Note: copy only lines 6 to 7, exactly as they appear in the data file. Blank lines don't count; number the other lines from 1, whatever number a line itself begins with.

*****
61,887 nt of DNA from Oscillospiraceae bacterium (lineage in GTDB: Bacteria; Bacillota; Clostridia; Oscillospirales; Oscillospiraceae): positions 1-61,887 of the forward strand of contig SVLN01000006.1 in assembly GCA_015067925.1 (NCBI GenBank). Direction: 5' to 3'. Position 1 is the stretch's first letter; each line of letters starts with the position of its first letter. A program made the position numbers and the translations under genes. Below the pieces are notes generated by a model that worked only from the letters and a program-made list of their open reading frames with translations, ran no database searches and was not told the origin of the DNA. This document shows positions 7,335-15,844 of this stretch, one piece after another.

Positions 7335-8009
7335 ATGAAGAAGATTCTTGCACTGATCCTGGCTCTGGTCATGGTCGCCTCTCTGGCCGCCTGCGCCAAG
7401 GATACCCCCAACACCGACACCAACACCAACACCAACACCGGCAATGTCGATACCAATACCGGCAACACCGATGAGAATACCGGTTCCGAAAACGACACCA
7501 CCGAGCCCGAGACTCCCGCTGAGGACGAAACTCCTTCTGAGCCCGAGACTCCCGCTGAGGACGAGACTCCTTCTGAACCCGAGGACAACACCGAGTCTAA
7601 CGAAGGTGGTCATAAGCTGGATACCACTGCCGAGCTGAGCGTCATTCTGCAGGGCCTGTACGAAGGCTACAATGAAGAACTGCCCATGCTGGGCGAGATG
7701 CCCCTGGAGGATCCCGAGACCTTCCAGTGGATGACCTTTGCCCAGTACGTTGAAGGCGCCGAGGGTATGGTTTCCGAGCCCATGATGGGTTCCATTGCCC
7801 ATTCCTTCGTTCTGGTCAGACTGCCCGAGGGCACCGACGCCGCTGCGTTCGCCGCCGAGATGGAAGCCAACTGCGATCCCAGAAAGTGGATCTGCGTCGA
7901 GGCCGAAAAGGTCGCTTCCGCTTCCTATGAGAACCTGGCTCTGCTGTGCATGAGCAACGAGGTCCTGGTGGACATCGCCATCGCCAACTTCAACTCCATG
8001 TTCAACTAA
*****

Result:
7601 CGAAGGTGGTCATAAGCTGGATACCACTGCCGAGCTGAGCGTCATTCTGCAGGGCCTGTACGAAGGCTACAATGAAGAACTGCCCATGCTGGGCGAGATG
7701 CCCCTGGAGGATCCCGAGACCTTCCAGTGGATGACCTTTGCCCAGTACGTTGAAGGCGCCGAGGGTATGGTTTCCGAGCCCATGATGGGTTCCATTGCCC